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Self-expandable stents for benign esophageal leakages and perforations: long-term single-center experience


Gubler, Christoph; Bauerfeind, Peter (2014). Self-expandable stents for benign esophageal leakages and perforations: long-term single-center experience. Scandinavian Journal of Gastroenterology, 49(1):23-29.

Abstract

OBJECTIVE: To date, there is no standardized treatment for esophageal perforations and leakages caused by underlying benign diseases, and it is still debated whether a conservative, endoscopic treatment or a surgical approach is preferable. However, some cases series have successfully demonstrated the feasibility of a temporary placement of self-expanding stents.
DESIGN: All patients with benign leakages of the esophagus or gastroesophageal junction or fistulas at gastroesophageal anastomosis were collected during the past 12 years and analyzed retrospectively. The patients treated with endoscopic stenting were analyzed for sustained success, complications, time to stenting, lesion size, number of stents used, need for percutaneous drainage.
RESULTS: Eighty-five of eight-eight patients were included in this analysis. Three patients were conservatively managed only. The success rate of stent treatment with an average of 1.3 stents was 79%. Success was highest (94%, n = 30 of 32, no complications or mortality) in iatrogenic lesions that were immediately diagnosed and treated. Spontaneous lesions, including lesions due to Boerhaave's syndrome, were healed in 73% and anastomotic leakages were closed in 71%. Fistula had a lower success rate of 43%. Use of multiple stents sequentially placed was necessary in 23% of the cases. Percutaneous drainage was necessary in 25% of all cases.
CONCLUSION: Temporary stent placement for benign leakages of the esophagus is safe and seems to improve treatment success. Adjacent fluid collections should be drained percutaneously.

Abstract

OBJECTIVE: To date, there is no standardized treatment for esophageal perforations and leakages caused by underlying benign diseases, and it is still debated whether a conservative, endoscopic treatment or a surgical approach is preferable. However, some cases series have successfully demonstrated the feasibility of a temporary placement of self-expanding stents.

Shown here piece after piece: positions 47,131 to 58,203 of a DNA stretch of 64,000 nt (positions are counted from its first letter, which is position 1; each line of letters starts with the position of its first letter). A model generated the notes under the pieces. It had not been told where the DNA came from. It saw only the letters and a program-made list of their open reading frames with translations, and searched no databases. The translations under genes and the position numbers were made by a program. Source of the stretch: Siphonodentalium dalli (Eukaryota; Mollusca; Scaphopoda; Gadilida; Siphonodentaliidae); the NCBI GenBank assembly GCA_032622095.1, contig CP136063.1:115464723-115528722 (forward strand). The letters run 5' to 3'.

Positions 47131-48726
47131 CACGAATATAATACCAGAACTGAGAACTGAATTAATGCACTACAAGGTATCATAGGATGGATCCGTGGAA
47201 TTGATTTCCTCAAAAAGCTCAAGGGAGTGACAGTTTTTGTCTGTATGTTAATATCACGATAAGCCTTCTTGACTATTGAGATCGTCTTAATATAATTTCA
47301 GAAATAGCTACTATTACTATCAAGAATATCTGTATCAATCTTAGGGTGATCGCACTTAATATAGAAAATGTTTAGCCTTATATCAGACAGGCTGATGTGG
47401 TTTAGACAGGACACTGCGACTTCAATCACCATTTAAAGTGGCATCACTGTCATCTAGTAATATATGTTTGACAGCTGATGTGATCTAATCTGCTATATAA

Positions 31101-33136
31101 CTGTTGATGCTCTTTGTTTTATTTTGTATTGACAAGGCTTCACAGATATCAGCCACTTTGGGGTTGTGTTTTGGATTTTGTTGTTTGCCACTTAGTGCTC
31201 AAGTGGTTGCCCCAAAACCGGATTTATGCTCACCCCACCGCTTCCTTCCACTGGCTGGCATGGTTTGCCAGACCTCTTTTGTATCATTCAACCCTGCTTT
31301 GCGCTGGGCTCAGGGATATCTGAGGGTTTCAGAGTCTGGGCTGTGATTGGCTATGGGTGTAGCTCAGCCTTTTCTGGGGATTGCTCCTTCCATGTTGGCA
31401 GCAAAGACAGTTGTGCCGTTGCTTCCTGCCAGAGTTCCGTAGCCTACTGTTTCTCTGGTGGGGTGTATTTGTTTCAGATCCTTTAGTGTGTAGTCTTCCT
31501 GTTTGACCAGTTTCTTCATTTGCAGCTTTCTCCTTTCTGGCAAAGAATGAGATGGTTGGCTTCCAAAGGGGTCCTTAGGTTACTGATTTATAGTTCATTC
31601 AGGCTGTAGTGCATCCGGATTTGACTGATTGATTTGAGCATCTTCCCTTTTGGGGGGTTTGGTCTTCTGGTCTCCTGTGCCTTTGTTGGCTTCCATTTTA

DESIGN: All patients with benign leakages of the esophagus or gastroesophageal junction or fistulas at gastroesophageal anastomosis were collected during the past 12 years and analyzed retrospectively. The patients treated with endoscopic stenting were analyzed for sustained success, complications, time to stenting, lesion size, number of stents used, need for percutaneous drainage.
RESULTS: Eighty-five of eight-eight patients were included in this analysis. Three patients were conservatively managed only. The success rate of stent treatment with an average of 1.3 stents was 79%. Success was highest (94%, n = 30 of 32, no complications or mortality) in iatrogenic lesions that were immediately diagnosed and treated. Spontaneous lesions, including lesions due to Boerhaave's syndrome, were healed in 73% and anastomotic leakages were closed in 71%. Fistula had a lower success rate of 43%. Use of multiple stents sequentially placed was necessary in 23% of the cases. Percutaneous drainage was necessary in 25% of all cases.
CONCLUSION: Temporary stent placement for benign leakages of the esophagus is safe and seems to improve treatment success. Adjacent fluid collections should be drained percutaneously.

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Additional indexing

Item Type:Journal Article, refereed, original work
Communities & Collections:04 Faculty of Medicine > University Hospital Zurich > Clinic for Gastroenterology and Hepatology
Dewey Decimal Classification:610 Medicine & health
Language:English
Date:January 2014
Deposited On:11 Feb 2015 11:40
Last Modified:14 Feb 2018 22:41
Publisher:Informa Healthcare
ISSN:0036-5521
OA Status:Green
Publisher DOI:https://doi.org/10.3109/00365521.2013.850735
PubMed ID:24164499

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